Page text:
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Anorak News | Liverpool’s injured Alex Oxlade-Chamberlain must learn from Spurs Harry Kane

Liverpool’s injured Alex Oxlade-Chamberlain must learn from Spurs Harry Kane

by | 25th, April 2018

oxlade-chamberlain injury

 

When Liverpool signed midfielder Alex Oxlade-Chamberlain from Arsenal, many wondered how long a player with such a long history of injuries would last before he was crocked again, especially playing for Jurgen Klopp’s pell-mell team. At last night’s throbbing Champions’ League 5-2 victory over Roma, Oxlade-Chamberlain was stretchered off in the 15th minute with the scores tied at 0-0.

After the match, Klopp went on the record to say: “”It’s probably a really bad injury. If you can say that already before the scan then it’s never good news.”

The Ox has made an impressive 41 appearances in all competitions for Liverpool, scoring five goals. But there was an inkling that injury would always come. According to the TransferMarket site, Oxlade-Chamberlain has now injured his knee four times. In 2013-2014, a knee injury caused him to miss half the season:

 

Alex Oxlade-chamberlain injuries

 

 

He’s been unlucky. But to what extend are players invited to suck it up and play though the pain, pushing themselves too far before their body has fully healed?

Top athletes are primed like race horses. They are highly strung, fitter than amateur sportsmen and women. Their bodies are pushed to the limit. Recovery time is vital.

Tennis player Raphael Nadal talks of his own injuries in his autobiography:

“Playing sports is a good thing for ordinary people; sport played at the professional level is not good for your health. It pushes your body to limits that human beings are not naturally equipped to handle. That’s why just about every top professional athlete has been laid low by injury…I’ve had to push and mould my body to adapt it to cope with the repetitive muscular stress that tennis forces on you . . . [We] have to learn to live with pain.”

To what extent does an injury play around with an athlete’s mind? Oxlade-Chamberlain is acutely aware of his medical history and the state of his knees. But it’s a fair bet he’ll be wishing to get well enough fast so that he can play in the World Cup finals, pain or no pain – maybe the rush of playing can mask the niggles and the agony. Drive and adrenalin will pull him through.

But taking it slower is wise. When Spurs’ star striker Harry Kane damaged his ankle on March 11 in their 4-1 win at Bournemouth, he returned just three weeks later for his side’s 3-1 win over Chelsea. “The swelling went down quickly,” said Kane “and whenever I get injured I prepare right and make sure I do everything I can to get the swelling down and get back on the pitch. Hopefully this time it was quicker than last time… The injury was pretty much exactly the same time as last year, funnily enough. I was feeling strong last year and that’s what I’ll try to do this year.”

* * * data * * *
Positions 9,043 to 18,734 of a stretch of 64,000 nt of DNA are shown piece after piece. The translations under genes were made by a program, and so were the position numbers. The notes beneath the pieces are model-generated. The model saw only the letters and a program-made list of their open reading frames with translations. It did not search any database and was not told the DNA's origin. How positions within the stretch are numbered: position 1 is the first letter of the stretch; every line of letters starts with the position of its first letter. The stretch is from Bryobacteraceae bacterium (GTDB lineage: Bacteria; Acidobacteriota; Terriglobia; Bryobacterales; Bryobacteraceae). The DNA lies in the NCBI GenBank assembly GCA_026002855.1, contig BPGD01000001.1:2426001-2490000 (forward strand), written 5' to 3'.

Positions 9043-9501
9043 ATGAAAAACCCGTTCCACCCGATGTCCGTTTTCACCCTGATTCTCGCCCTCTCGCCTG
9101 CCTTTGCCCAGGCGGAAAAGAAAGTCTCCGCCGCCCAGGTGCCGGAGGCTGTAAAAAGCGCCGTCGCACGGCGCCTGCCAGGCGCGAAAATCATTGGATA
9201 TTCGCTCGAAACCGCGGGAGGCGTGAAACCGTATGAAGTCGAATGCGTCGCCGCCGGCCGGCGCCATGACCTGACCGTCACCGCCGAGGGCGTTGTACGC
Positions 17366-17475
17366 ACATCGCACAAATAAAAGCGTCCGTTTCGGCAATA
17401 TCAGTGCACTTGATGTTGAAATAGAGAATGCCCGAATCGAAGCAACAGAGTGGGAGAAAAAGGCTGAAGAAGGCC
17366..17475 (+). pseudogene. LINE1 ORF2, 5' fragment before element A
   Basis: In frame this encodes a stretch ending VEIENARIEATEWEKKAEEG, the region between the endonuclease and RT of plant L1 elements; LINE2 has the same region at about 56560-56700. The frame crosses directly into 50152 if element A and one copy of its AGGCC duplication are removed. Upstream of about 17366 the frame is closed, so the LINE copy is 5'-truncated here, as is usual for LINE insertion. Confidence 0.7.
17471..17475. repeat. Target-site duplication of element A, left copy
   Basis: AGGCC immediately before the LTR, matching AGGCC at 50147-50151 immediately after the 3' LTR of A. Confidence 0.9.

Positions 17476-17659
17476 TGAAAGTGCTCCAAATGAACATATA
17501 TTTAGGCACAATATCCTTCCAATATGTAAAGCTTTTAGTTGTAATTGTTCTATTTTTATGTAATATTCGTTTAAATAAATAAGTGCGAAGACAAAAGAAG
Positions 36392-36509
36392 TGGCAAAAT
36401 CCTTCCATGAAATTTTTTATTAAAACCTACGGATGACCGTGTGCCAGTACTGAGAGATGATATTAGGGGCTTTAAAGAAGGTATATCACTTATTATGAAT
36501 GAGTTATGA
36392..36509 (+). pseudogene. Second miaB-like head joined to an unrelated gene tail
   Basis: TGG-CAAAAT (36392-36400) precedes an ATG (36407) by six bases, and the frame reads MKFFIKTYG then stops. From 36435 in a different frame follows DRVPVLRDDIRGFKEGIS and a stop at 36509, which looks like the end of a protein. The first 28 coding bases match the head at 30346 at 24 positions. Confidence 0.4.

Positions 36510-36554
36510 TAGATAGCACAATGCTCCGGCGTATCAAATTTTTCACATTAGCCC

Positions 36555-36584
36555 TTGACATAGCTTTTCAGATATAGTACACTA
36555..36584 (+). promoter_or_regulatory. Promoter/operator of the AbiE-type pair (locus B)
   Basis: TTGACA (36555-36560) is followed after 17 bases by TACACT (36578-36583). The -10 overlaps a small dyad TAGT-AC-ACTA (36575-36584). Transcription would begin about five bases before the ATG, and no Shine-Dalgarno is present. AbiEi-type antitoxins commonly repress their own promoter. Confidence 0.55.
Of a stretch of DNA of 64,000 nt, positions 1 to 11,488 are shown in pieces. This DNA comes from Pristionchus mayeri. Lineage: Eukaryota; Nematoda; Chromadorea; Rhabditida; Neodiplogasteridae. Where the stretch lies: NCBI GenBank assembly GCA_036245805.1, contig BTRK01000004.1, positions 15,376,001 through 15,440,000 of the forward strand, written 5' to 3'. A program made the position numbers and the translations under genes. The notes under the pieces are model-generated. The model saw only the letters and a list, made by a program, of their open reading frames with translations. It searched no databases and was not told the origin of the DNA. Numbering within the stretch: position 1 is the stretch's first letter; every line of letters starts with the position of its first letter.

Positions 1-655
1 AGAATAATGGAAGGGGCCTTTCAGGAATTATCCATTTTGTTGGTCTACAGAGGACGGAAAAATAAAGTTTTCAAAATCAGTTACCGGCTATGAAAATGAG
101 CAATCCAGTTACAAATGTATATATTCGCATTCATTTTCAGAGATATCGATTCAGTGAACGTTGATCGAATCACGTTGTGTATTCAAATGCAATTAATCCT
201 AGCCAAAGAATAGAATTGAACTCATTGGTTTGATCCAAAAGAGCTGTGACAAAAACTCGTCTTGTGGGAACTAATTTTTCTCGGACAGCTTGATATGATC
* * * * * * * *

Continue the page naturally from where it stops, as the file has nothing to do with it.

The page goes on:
Since then Kane has been more miss than hit. He’s scored twice since his return but was largely anonymous when Spurs lost to Manchester United in the FA Cup semi-finals. The FA apologised for posting a message asking United defender Chris Smalling “What’s in your pocket?” and including a short clip of him saying, “Harry Kane”.

Kane, England’s best striker, has returned from injury a figure of derision, not all of it underserved.

In Spurs victory over Stoke, Kane claimed a goal initially awarded to team-mate Christian Eriksen. Kane said Eriksen’s free-kick grazed his shoulder on the way in. The Premier League goals accreditation panel awarded him the goal “after taking the player’s testimony into account and reviewing the match footage”. Jokes followed. When Liverpool’s mighty Mohamed Salah was named PFA Player of the Year for 2017-18, his teammate Simon Mignolet told him to “take care” as “someone else might claim it”.

 

 

Kane was desperate to matter again. He wanted to get well fast and score. It’s debatable how much that desire to succeed clouded his judgement, causing him not to consider the long-term implications of playing too soon after injury.

So get well soon, Oxlade-Chamberlain. But don’t rush.



Posted: 25th, April 2018 | In: Arsenal, Liverpool, News, Sports Comment | TrackBack | Permalink